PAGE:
Shervin Adeli knows all too well that the longevity and success of a footballer’s career is determined by the decisions they make.
A futsal player by trade, Adeli’s career has taken a non-traditional route when compared to other Australian footballers.
Growing up in an Iranian-Australian household fostered Adeli’s love of futsal and assured his aspirations for a career in football.
“In Iran you play a lot of street soccer and small sided games, so my dad had a big interest in futsal from that because that’s all he ever knew.”
“I’m good friends with Daniel Arzani, we used to play a lot together when we were younger when our dads would be playing outdoor or futsal. We would always be on the side kicking the ball around.”
“To this day, any time I can get on a small sided field I’m there. Whether it is with my friends from a local team or my dad’s old mates, I get down there and play.”
In terms of what a football player can gain from investing their time into futsal, Adeli is full of praise for the sport, where quick-thinking and unbridled trickery is valued above everything else.
“From futsal you definitely learn decision making. You always have less time on the ball because it’s a smaller court so it is easier to apply pressure. In football, if the ball is on the other side of the field you can have a rest and switch off in a way.
“In futsal though its non-stop up and down. Close control is important as well; if you’re not good on your feet and not good at control then futsal becomes very hard.”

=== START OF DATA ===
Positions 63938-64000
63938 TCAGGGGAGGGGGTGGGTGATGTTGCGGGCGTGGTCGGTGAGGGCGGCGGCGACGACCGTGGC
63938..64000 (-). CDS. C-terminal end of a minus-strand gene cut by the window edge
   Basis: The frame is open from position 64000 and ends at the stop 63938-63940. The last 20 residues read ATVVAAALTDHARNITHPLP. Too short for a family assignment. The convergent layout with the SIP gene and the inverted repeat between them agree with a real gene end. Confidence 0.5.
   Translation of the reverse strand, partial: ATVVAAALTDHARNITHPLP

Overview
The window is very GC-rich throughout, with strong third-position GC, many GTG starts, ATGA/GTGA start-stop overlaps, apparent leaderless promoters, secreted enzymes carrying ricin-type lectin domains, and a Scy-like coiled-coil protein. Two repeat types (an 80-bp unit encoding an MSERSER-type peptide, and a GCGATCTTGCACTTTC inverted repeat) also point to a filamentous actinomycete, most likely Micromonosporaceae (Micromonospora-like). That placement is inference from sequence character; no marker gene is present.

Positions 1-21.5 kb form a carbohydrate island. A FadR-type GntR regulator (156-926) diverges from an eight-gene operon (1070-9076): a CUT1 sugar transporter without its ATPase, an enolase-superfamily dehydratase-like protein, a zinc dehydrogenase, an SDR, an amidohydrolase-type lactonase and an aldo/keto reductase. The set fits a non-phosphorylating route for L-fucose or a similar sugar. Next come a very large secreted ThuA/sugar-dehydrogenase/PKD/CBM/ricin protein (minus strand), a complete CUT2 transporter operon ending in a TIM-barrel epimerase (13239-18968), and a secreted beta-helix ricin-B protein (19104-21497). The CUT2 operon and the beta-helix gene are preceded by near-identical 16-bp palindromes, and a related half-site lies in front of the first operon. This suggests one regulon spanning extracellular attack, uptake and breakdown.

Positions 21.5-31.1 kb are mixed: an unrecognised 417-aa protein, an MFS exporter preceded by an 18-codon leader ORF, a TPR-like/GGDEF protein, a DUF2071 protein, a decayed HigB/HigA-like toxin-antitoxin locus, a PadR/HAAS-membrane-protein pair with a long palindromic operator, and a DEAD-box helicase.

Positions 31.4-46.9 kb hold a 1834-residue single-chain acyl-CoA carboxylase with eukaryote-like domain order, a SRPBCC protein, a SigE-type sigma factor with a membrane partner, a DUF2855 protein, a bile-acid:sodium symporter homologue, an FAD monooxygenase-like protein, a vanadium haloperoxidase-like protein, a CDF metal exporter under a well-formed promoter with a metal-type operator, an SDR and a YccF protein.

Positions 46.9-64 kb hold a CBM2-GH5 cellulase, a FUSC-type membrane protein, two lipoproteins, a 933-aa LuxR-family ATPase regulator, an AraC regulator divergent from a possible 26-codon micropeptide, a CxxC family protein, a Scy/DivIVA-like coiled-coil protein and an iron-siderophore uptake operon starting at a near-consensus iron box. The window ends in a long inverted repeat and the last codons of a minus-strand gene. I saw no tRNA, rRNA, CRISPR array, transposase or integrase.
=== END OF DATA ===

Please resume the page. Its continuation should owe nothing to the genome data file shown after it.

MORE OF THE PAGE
At just 18, Adeli earned his stripes with the Futsalroos at the AFC Futsal Championship in 2010. He went on to represent Australia at the 2016 Futsal World Cup, as the side faced the challenge of toppling a group that contained Ukraine, Mozambique and Brazil. The South American giants and current number one ranked side in world futsal were to pose the biggest challenge for an Australian side lacking real preparation ahead the tournament.
“Tactically we thought we could beat Mozambique and get a result against Ukraine. Against Brazil, we fight and do our best. If we had more resources and more time together, mainly just someone to give us some extra help ahead of a World Cup, it would go a long way.”
“For them (the Brazilians) they have played futsal all their lives. They get paid to pay futsal, they travel the world for futsal and they have a professional league. For us Australians, most of us had jobs working as plumbers or electricians. We’re playing futsal part time and to come up against them and go to battle was a good achievement for everyone involved.”
“Futsal in this country doesn’t get what it’s deserved. There is a lot of discrepancy about where futsal is going and why it hasn’t been given more acknowledgment. You’ve got players like Daniel; Tommy Rogic who was in my team at the Asian Cup in 2010; (Massimo) Luongo, who all played a lot of futsal and they don’t get acknowledged for it.”
“It is hard for us especially in Australia (to compete) because we are probably the least futsal-focused country in Asia. A lot of other Asian countries do a lot of mini tournaments, camps and preparation, whereas we just train 1-2 days a week or a couple of months before and go to a tournament and try and do our best. If we had extra preparation and support, we would do a lot better.”
Prior to returning to the Tigers for this season, Adeli was introduced to the dynamic world of Italian football.
“[The experience in Italy was] unbelievable. Even in division five we had some teams and players who had played in Serie A or been juniors for Serie A teams. You can just see the way they touch the ball and the way they run is a different level. A lot of the clubs we played against were ex-professional clubs who had been relegated to division five and they still have the same stadium. So you’re playing on fields that Serie A players have played on once.